Francisco Lee, '15
First-year student combines love of music and community service
May 7, 2012
The Salvation Army Boys and Girls Club had plenty of music equipment, but didn’t have a teacher until Francisco Lee, ’15, began volunteering for his Bonner Scholar community service requirement.
Lee, who is originally from the outskirts of Los Angeles, Calif., has had a lifelong interest in music. He has played the cello for 10 years, and is learning to play the electric bass, the drums, and the guitar. Lee also is part of a California-based band, Ensemble Memo, which has played in Los Angeles’ Nokia Theatre and released a single on iTunes titled, “Love Letter.”
While an active musician today, Lee says his passion for music dates back to his childhood years, when he enrolled in an afterschool program. But the influence of his volunteer counselors didn’t just inspire Lee’s music — they also instilled a desire to serve as a model for other students.
“The volunteers who were part of the afterschool program had a huge impact on me,” Lee says. “I felt like I owed something to the community. I want to give back after all they gave me.”
In high school, Lee and a friend founded Healthy Attitudes Bring Impact Today (HABIT), an organization that hosts fun, drug-free alternative activities. HABIT recently was awarded 501K status, a nonprofit child care designation, and has spread to seven different high schools in California.
“We did everything from cancer walks to events at [the University of Southern California] to bowling,” Lee says. “I don’t drink, and wanted people to have an alternative way to have fun, free of substances.”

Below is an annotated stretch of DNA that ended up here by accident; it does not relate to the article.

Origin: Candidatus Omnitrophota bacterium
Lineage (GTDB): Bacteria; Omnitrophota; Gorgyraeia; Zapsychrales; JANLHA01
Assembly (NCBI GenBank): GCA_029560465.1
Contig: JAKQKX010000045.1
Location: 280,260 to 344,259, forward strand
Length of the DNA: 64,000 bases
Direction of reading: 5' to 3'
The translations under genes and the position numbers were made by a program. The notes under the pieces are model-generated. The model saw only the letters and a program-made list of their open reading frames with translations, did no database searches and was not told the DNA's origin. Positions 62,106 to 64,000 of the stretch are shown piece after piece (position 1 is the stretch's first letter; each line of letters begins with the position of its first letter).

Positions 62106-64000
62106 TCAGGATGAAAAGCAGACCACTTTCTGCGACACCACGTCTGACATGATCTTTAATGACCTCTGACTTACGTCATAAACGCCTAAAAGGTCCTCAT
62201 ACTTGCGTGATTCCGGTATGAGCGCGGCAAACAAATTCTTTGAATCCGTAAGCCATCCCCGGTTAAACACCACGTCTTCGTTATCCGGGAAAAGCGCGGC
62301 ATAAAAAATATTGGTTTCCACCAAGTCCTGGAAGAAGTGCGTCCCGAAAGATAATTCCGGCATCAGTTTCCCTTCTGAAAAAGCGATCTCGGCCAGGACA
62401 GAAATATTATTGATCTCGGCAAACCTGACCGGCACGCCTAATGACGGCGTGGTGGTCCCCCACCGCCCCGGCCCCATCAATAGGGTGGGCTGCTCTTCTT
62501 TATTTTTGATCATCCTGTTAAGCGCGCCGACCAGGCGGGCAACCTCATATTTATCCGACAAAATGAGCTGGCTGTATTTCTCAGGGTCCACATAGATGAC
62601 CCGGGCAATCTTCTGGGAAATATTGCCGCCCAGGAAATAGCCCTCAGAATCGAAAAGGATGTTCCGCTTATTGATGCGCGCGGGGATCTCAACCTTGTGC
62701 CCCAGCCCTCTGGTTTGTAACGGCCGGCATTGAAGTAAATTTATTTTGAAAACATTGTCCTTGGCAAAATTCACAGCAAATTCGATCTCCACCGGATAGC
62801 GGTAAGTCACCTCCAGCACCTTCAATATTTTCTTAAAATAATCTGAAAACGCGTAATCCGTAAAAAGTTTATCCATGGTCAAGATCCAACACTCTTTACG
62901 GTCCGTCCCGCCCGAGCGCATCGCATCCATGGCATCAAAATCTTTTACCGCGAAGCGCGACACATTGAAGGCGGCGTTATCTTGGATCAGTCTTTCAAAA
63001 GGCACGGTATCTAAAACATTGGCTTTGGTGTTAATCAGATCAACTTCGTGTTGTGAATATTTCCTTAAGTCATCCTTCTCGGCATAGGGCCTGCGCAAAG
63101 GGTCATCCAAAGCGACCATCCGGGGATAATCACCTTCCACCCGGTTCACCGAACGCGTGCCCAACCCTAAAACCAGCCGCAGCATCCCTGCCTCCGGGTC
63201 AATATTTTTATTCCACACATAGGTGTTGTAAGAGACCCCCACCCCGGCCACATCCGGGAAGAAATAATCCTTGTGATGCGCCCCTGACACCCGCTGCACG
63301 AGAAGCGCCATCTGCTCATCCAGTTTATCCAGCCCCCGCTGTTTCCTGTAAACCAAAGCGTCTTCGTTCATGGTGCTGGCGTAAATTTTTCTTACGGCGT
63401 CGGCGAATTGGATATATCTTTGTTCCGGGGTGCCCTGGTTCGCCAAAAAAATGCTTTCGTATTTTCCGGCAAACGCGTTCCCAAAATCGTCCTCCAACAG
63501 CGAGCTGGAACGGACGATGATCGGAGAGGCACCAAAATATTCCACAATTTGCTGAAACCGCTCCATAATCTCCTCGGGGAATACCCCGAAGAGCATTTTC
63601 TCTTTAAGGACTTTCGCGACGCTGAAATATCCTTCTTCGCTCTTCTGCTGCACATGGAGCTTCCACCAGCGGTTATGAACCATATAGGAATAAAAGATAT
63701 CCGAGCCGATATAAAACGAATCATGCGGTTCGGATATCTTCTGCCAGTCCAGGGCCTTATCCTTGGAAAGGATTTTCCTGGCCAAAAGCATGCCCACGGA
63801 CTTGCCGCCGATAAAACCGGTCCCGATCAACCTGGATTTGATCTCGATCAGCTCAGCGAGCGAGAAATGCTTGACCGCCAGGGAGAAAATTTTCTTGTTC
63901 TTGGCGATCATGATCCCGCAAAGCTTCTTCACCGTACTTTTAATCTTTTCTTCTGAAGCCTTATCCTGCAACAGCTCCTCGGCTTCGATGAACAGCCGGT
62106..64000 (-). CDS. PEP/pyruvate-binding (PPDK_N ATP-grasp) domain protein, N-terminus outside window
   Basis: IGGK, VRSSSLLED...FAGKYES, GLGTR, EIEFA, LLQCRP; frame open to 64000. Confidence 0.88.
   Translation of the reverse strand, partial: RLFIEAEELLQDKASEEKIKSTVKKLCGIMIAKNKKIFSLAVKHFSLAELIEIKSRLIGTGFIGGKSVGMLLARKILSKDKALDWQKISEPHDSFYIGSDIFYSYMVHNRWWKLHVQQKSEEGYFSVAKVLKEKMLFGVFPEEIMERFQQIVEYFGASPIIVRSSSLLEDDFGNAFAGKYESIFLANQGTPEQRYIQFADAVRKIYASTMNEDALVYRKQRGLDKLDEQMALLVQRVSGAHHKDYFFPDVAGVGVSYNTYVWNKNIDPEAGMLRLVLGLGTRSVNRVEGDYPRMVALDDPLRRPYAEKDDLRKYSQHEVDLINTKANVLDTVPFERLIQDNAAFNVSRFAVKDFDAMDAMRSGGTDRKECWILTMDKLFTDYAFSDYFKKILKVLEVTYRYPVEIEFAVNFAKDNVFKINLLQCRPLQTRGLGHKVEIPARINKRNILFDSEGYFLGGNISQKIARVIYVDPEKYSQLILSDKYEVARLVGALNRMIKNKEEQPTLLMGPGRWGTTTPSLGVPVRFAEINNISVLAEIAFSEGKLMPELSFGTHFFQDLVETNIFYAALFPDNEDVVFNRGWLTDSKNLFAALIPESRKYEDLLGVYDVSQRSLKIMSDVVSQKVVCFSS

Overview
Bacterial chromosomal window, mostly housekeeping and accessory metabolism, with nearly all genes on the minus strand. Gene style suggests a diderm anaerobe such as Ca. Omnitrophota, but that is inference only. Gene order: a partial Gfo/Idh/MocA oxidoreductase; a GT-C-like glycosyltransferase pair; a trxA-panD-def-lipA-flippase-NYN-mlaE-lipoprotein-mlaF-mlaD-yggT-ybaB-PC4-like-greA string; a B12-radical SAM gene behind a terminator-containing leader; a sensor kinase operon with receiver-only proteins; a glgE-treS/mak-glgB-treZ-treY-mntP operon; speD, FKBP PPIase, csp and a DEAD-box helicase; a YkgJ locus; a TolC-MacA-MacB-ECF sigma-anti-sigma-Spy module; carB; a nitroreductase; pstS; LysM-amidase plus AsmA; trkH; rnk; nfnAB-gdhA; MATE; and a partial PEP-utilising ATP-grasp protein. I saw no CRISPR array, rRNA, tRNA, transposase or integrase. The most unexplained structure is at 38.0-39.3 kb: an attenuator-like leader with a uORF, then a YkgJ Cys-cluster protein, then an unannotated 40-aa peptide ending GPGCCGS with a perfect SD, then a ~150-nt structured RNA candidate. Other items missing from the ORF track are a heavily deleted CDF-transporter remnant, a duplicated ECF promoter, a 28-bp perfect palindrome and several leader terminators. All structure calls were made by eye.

With his first year at the University of Richmond coming to a close, Lee is gearing up for his next endeavor combining music and an active life in the local community. He was selected as one of 25 students in his class to be a Bonner Scholar, committing to a four-year partnership with a community organization that matches his interest. This year, much of his work has involved tutoring students in math and science at the Boys and Girls Club, but he plans to offer formal music lessons by the beginning of next semester.
“The kids are really bubbly, and are excited about this chance to learn music,” Lee says. “They live in a very different environment. The crime rate in their area is high, and sometimes it’s shocking how they express themselves and talk about their home life.”
Lee believes that the music will not only give the children a way to express themselves in a healthy and unique manner, but hopes that it may also affect their futures in unexpected and positive ways.